“Ultimate catastrophe is very possible,” warns a SpaceCom scientist. That phrase is the same one used by Arthur Compton, a physics prof at the University of Chicago during the Manhattan Project. He recalls the risk posed by atomic tests in a 1959 interview with Pearl S. Buck. The exchange between two Nobel Prize winners includes: “`The earth would be vaporized,” I said. `Exactly,’ Compton said, and with what gravity! `It would be the ultimate catastrophe. Better to accept the slavery of the Nazis than to run the chance of drawing the final curtain on mankind!’” The phrase recurs as the title of a 1975 article in the Bulletin of the Atomic Scientists when a radiation physics prof at the University of Illinois Medical Center quotes the 1959 passage, above.

Gray’s misgivings about the scientific enterprise– in both its disinterested and corporate senses– are offset by Roy’s eulogy for his father: “He captured strange and distant worlds in greater detail than ever before. They were beautiful, magnificent, full of awe and wonder. But beneath their sublime surfaces there was nothing. No love hate. No light or dark. He could only see what was not there and missed what was right in front of him.”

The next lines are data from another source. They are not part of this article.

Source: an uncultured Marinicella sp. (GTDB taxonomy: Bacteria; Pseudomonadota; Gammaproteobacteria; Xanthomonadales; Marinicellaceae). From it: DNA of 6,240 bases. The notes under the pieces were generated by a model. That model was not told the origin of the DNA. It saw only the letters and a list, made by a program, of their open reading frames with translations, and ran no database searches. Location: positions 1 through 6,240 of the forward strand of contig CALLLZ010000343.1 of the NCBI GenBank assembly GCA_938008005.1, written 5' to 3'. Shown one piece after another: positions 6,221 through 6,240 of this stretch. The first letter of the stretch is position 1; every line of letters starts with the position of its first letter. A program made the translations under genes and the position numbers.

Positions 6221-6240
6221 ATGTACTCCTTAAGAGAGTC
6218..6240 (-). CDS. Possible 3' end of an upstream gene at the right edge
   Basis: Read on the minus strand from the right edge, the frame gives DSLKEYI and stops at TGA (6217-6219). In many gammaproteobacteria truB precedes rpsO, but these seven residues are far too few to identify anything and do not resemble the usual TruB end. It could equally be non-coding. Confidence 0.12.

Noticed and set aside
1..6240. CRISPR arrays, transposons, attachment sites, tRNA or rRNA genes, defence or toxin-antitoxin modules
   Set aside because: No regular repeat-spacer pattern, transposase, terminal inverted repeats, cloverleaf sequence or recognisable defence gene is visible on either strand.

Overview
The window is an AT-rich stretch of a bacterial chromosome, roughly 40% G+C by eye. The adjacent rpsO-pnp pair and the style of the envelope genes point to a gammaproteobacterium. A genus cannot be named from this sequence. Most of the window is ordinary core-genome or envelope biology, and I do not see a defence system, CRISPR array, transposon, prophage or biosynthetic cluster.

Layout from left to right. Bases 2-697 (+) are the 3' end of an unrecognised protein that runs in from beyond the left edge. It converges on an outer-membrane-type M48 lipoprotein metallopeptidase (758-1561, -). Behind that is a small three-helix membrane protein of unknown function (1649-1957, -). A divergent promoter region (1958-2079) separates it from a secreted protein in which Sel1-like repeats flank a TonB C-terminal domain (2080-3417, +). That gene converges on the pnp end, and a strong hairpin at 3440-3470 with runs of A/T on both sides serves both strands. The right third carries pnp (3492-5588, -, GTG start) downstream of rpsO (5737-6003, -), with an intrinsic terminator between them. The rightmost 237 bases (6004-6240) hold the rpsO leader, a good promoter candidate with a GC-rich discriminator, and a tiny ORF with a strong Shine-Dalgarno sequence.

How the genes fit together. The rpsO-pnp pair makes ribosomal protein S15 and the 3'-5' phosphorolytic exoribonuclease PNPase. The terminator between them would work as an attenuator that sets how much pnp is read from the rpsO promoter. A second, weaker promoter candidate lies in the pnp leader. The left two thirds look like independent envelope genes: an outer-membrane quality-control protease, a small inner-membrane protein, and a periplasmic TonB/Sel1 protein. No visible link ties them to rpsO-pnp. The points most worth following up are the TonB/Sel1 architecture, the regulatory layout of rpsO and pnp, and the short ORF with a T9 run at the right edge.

One who is right in front of Roy is Eve (Liv Tyler), the woman who left him. She may get relatively more screen time in the trailer than in the film, but at least she gets a chance to tell Roy: “I don’t know what we’re doing. You’re so distant.” Gray reconciles Eve’s intimate “we” with Roy’s cosmic “we” in knowing there is no one else out there in the so-called known universe: “We’re all we’ve got.”

Muted uplift can be detected in a close reading of an earlier psych evaluation juxtaposed with Roy’s very last one before the end credits roll:

“I am focused on the essential to the exclusion of all else. I will make only pragmatic decisions.  I will not rely on anyone or anything. I will not be vulnerable to mistakes”

“I’m steady. Calm. I slept well. No bad dreams. I’m active and engaged. I’m aware of my surroundings and those in my immediate sphere. I’m attentive. I am focused on the essential to the exclusion of all else. I am unsure of the future but I am not concerned. I will rely on those closest to me. And I will share their burdens as they share mine. I will live and love. Submit.”

One small step.

 

©2019 Bill Stamets